Valued assets

5
Have your say

The article by Sir Andrew Large and Sir Martin Jacomb
(Comment, 4 September) highlighted a situation that has been obvious to many for some time.

Alex Salmond’s assertion (as exemplified in the recent BBC debate) that a currency union
involving the pound is a necessary condition for the appropriate division of assets is deeply flawed (particularly as he has an economic background).

As the authors point out, the pound is not really an asset that can be owned – it is merely a unit of currency by which asset value can be measured.

The division of assets is an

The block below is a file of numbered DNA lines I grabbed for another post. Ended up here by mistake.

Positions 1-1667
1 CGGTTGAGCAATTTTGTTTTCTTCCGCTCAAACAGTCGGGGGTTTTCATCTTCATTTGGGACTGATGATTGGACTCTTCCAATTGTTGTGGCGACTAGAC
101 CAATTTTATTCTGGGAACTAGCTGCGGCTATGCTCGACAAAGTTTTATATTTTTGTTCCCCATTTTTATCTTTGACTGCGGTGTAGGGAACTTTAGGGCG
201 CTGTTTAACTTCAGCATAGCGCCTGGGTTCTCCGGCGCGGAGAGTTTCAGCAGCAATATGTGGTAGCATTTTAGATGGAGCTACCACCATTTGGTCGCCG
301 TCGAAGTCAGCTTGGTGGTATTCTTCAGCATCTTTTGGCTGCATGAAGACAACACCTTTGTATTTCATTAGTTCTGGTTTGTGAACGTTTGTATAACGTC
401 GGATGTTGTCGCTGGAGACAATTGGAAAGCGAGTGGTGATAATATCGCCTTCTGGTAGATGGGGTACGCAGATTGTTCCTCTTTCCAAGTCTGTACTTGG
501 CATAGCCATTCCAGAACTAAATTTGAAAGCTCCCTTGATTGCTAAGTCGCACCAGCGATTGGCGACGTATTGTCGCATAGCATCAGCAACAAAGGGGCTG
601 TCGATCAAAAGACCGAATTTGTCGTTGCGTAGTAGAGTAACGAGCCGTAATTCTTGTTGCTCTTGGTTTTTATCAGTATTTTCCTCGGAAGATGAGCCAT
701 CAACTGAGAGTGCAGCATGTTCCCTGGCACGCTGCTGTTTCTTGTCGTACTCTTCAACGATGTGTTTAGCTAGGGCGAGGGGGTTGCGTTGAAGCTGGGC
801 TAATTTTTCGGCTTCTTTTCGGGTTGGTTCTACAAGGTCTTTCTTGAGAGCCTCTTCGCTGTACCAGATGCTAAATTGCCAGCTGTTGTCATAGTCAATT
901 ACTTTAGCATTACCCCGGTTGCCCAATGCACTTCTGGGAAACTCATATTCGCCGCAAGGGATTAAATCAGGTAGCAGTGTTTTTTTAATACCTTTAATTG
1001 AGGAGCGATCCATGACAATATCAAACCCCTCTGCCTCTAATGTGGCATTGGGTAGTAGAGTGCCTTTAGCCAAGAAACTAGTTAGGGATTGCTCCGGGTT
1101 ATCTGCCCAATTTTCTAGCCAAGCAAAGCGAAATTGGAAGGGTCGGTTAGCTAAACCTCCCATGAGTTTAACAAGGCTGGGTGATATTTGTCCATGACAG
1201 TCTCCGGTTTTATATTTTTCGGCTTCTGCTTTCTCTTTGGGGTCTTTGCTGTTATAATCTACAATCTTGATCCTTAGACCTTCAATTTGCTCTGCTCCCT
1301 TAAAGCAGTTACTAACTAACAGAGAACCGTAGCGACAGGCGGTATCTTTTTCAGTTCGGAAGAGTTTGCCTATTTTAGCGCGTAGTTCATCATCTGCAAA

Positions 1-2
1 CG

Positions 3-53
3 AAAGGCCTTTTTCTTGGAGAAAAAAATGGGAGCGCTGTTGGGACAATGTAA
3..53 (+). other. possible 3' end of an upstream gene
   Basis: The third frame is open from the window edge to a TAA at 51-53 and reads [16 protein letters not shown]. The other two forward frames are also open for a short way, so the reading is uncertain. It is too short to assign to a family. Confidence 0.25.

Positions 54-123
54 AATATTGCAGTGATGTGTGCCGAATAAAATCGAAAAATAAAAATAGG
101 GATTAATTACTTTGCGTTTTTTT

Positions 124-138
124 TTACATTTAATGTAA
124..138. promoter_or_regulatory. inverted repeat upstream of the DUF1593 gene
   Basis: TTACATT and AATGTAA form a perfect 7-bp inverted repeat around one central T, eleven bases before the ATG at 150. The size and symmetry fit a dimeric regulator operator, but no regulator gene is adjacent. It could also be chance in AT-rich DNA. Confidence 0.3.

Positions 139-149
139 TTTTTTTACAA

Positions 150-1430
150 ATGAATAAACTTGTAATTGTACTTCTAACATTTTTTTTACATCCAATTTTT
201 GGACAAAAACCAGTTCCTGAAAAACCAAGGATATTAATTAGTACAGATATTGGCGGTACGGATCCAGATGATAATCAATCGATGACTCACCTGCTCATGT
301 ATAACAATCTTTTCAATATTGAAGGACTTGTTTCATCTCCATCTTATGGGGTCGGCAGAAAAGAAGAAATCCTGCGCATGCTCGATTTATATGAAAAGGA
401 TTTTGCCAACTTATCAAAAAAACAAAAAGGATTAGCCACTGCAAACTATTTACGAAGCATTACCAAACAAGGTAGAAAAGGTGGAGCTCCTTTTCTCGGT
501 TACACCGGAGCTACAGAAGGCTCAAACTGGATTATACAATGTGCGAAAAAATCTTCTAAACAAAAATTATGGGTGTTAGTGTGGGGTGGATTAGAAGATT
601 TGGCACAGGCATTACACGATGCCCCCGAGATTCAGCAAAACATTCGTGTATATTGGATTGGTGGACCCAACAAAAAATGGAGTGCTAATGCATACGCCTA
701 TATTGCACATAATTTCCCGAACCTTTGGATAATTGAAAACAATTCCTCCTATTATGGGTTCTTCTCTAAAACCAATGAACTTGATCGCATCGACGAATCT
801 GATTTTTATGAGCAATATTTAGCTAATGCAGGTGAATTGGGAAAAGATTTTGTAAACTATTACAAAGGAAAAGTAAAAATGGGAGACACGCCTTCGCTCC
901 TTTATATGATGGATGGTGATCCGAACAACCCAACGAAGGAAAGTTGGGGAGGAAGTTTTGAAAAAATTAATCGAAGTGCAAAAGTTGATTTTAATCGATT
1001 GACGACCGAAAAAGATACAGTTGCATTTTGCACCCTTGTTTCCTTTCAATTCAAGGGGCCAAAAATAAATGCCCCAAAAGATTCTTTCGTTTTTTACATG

entirely different matter from currency union, as anybody 
with a modicum of knowledge of these issues realises and, in this respect, it is deeply disappointing for the quality of the referendum debate that some appear to 
take the First Minister’s stance
seriously.

So may I ask that the First Minister and the Finance
Secretary clarify their position 
by answering the following 
question?

If, during negotiations between Scotland and rUK on the division of assets and liabilities, the rUK government offered to hand over a proportion of the Bank of England reserves equivalent to an appropriate proportion of its asset value (in terms of
reserves and any property or
intellectual property rights) but did not agree to enter into a
currency union, would you still refuse to accept any responsibility for a proportion of UK
national debt?

D Kane

Napier Road

Edinburgh

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